Monism is a system in which both international and national law are part of the same system. After ratification a treaty directly becomes part of national law. International law always prevails. Dualism means that international and national law are independent of each other. International law therefor can only be applied on the national level if it’s adopted in national law, it has to become national law.
The Netherlands have monist system, Dutch courts work for example a lot with the ECHR, but on some issues, especially on social rights it’s more difficult. Courts tend to stay away from it and won’t always let international law prevails.
The UK has a dualist system, there’s a strict separation between international and national law. A treaty has to been translated into an enabling act.
To conclude, the USA has a system that is quite similar to the UK, but they also have a distinction between self-executing and non-self-executing treaty provisions.
State sovereignty is an important concept in international law. The consequence of this is that states have jurisdiction. Jurisdiction comes from the words ‘juris dicere’. There is territorial jurisdiction and extraterritorial jurisdiction. Territorial jurisdiction means that states have the right to make laws, take legal decisions and enforce the law in their own territory. Everyone in that territory is subject to the jurisdiction of the state. They have to respect the sovereign rights of other states, who also have territorial jurisdiction.
There are two exceptions in which states can act beyond their borders. The first is called extra-territorial jurisdiction. The second one immunity.
Firstly, extra-territorial jurisdiction. This has manly to do with criminal jurisdiction. The territorial principle can be made extra-territorial in some cases. When someone for example stands close to the Dutch-German border and shoots from one side to the other and kills someone on the other side. The territorial principle is about the place where an acts happens, but in this case the act is done in one place and has a consequence in another place.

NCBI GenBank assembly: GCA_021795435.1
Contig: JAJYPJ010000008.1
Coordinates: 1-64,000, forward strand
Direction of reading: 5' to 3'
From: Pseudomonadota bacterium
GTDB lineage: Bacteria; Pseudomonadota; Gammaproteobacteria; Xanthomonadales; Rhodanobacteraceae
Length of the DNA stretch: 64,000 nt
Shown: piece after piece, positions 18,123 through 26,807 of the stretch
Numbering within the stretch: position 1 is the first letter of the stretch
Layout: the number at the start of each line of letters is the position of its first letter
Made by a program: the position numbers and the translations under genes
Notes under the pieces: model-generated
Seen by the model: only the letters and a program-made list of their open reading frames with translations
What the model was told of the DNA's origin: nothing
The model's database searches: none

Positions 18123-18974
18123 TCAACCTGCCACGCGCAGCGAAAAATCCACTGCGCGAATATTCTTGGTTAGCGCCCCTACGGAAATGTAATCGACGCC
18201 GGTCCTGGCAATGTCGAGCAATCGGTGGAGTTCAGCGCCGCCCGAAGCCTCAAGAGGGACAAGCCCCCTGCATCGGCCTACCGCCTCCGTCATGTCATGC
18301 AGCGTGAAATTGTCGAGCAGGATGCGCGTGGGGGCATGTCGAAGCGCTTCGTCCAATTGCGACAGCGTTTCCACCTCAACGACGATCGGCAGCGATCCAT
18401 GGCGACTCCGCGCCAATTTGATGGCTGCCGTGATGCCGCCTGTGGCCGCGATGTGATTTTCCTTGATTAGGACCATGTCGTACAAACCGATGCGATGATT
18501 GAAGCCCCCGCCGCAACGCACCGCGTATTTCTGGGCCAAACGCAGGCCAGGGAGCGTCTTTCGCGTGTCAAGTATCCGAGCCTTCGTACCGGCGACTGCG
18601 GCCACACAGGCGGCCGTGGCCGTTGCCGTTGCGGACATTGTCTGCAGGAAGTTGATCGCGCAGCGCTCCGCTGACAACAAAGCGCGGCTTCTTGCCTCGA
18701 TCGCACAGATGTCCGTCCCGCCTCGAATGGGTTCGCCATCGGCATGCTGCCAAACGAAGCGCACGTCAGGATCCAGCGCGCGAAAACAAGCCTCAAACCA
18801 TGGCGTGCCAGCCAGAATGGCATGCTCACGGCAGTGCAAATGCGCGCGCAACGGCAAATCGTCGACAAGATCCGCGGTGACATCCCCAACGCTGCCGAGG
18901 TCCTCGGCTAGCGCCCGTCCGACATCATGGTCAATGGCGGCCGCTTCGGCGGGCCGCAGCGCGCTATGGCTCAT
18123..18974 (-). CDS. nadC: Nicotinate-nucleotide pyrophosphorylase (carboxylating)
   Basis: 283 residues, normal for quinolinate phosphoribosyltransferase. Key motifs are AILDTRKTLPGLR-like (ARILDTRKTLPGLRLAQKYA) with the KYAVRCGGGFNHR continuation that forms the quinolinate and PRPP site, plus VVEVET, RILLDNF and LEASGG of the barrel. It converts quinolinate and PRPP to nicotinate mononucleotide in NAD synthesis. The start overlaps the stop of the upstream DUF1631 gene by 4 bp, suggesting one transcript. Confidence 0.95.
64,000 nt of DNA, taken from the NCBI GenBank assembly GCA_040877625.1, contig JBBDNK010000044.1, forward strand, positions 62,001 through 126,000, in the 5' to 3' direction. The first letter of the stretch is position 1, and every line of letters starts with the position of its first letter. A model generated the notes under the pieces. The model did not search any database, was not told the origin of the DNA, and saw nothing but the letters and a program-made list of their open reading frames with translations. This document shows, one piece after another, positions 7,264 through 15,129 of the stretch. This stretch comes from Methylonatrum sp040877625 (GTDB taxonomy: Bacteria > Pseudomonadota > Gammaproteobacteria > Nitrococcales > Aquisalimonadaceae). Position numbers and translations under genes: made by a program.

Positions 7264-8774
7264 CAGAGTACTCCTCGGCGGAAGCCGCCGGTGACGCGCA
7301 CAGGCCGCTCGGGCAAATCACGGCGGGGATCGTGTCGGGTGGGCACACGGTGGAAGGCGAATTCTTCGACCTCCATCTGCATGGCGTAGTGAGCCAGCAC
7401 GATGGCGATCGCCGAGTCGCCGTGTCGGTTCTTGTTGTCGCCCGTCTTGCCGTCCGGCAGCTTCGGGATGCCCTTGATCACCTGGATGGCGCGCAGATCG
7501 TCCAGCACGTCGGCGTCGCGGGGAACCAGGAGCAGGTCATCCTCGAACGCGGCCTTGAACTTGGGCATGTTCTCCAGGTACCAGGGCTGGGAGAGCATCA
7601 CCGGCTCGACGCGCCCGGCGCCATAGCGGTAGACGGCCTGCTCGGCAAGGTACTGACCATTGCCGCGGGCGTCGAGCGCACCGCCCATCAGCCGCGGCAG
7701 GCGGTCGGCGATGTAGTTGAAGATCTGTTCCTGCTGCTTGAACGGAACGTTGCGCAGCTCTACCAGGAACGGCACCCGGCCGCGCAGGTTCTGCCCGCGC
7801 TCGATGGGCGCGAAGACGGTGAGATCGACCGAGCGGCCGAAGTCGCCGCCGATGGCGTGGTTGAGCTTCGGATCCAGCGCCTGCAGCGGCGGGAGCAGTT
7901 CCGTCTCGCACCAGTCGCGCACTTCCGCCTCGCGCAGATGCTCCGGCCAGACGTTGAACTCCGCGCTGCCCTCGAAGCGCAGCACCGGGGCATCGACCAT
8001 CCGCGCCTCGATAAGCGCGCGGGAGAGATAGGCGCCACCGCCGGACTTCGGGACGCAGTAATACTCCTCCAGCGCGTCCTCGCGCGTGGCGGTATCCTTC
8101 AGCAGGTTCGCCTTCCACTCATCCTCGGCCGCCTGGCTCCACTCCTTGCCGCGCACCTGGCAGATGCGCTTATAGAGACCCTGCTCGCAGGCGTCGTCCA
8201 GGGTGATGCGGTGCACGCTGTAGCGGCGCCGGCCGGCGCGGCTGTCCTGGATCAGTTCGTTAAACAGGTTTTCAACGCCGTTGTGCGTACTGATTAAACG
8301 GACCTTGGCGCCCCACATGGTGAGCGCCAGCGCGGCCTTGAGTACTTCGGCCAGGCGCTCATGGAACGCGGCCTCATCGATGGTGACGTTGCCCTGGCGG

Two important concepts are the subjective territorial principle, which is about the question where the act is done and the objective principle, where is the act completed. In this example there would be a different subject and object, so both countries have jurisdiction.
Another example has to do with the nationality principle. You can be punished in your own country for something you’ve done somewhere else. States have the right to make laws that can be applied to all nationals, so whether they are in the state or somewhere else. If you commit a crime somewhere else, you can be punished in your country. Again, two states can has jurisdiction because of the active or nationality principle, that is about who commits the crime, and the passive or personality principle, which is about who is the victim of the crime. In case of a terrorist a state can claim to be victim of the attack by the personality principle and therefor persecute the terrorist.
A third example of extra-territorial jurisdiction has to do with the protective principle. This mean that states can protect essential interests of the states outside the states.
A last example involves the universality principle. This has mainly to do with international crimes which are so bad that every state in the world has the right to prosecute such an international crime. This is the case with for example torture and genocide. The universal jurisdiction under international law has an application in international law. For example in the Eichmann-Case. Eichmann was prosecuted in Israel.
In case of extra-territorial jurisdiction states have more jurisdiction. Immunities in the contrary limits as states jurisdiction. There are different forms of immunity, state immunity and diplomatic immunity.